The broader portfolio and management team are critical to securing investment for individual energy storage projects, said senior figures at asset managers Blackrock and Impax.
The topic was dicussed at the Fast and Efficient Ways of Obtaining Investment’ panel discussion on day two of the Energy Storage Summit EU in London last week (22/23 February).
On the question of Blackrock’s approach to financing projects, VP for climate infrastructure Lori Qin gave an idea of what the asset manager — the biggest in the world with nearly US$10 trillion under management — looks for in early-stage projects.
“We want to see land and grid planning being in place. The biggest bottleneck is grid connection timing, so the earlier you get that the more attractive your project is. It’s easier to finance a development-stage project if you have a portfolio of development and operational assets.”
Seán Maguire, Managing Director, Impax Asset Management said that the firm’s sweet spot is late-stage development but it could go early too and, like Qin, pointed out that you can’t just assess each project in a vacuum.
“When we look at a developer we don’t necessarily look at the projects that much, we look at the people. We back the management team rather than the projects. A good developer will make a bad project work.”
Discussing which markets outside the UK that Blackrock was interested in, Qin said that island-like grid markets like Ireland and Italy were interesting to the firm. Monika Paplaczyk, investment director at Thrive Renewables, said that although the firm didn’t have plans to diversify outside the UK, it is diversifying its technology portfolio.
Discussing other markets, Maguire pointed out that, unlike the UK, the ultimate revenue stack of battery storage projects in continental Europe was not yet known because of the earlier stage those markets are at.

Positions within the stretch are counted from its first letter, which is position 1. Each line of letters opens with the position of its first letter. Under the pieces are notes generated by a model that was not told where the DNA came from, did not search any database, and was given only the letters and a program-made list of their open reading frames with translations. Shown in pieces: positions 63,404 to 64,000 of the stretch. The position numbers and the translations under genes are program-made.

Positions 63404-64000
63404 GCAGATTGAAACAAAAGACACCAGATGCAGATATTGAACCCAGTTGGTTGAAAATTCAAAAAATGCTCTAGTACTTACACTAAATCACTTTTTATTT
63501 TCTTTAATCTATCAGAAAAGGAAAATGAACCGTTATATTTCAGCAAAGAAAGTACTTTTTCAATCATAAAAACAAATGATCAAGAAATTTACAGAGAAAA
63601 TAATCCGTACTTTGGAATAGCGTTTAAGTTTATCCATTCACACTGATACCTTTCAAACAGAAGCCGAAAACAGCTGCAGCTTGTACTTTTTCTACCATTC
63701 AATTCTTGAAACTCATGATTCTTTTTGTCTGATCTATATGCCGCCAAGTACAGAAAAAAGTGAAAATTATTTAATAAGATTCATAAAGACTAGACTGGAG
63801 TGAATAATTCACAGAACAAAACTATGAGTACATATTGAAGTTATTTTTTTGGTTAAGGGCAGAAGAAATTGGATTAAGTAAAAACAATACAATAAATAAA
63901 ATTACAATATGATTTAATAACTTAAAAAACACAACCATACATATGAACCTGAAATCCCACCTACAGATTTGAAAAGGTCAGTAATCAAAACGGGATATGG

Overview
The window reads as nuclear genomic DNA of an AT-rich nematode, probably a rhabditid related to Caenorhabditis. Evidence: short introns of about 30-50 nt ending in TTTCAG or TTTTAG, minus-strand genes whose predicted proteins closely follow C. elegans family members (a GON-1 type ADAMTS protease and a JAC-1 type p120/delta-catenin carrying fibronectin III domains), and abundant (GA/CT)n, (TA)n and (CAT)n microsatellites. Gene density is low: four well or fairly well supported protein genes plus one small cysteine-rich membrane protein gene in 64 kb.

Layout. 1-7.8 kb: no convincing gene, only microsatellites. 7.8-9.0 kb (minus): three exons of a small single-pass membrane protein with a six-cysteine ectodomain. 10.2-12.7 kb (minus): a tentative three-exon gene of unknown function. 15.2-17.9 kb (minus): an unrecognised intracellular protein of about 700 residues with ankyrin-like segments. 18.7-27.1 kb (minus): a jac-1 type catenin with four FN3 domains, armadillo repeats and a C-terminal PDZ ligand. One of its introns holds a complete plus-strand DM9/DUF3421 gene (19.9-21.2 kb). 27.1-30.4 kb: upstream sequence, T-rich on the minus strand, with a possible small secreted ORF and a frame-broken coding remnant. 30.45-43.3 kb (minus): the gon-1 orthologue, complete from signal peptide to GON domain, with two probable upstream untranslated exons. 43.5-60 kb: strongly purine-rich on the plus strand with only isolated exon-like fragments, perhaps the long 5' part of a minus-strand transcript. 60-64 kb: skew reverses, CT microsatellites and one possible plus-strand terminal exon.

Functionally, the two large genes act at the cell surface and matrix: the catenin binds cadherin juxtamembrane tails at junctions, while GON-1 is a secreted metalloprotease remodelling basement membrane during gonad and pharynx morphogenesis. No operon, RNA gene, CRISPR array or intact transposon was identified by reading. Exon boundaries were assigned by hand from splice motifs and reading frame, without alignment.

Discussing internal rates of return (IRR), most of the panel that gave numbers said they generally targeted high single-digit to low double-digit returns.
“A lot of investors are taking positions in the UK storage market to get experience and may be paying more than the projects are worth,” Maguire added. This correlates with how some developers have characterised the UK market in the last few years, with one calling it a “land grab” for development rights.
Both Maguire and Paplaczyk said that co-located projects pairing renewables and storage were harder to make work economically.
In response to an audience question about the idea of contracts for difference (CfDs) specifically for battery storage, Oscar Piepers, Director, Structured Finance Utilities, Power & Renewables, ING said they could work “as they have done for wind and solar”.
Maguire was a more sceptical: “Greece just announced a CFD for storage. But the question is: how do you ensure that the battery operates correctly? A CFD would be great but it needs to come with strict rules.”
On the subject of other renewables, he was concerned that battery storage deployments might outpace other renewables and that storage’s future reliance on energy trading made this possibility problematic. “Arbitrage and trading is a risky market in the case of oversupply,” Maguire said.
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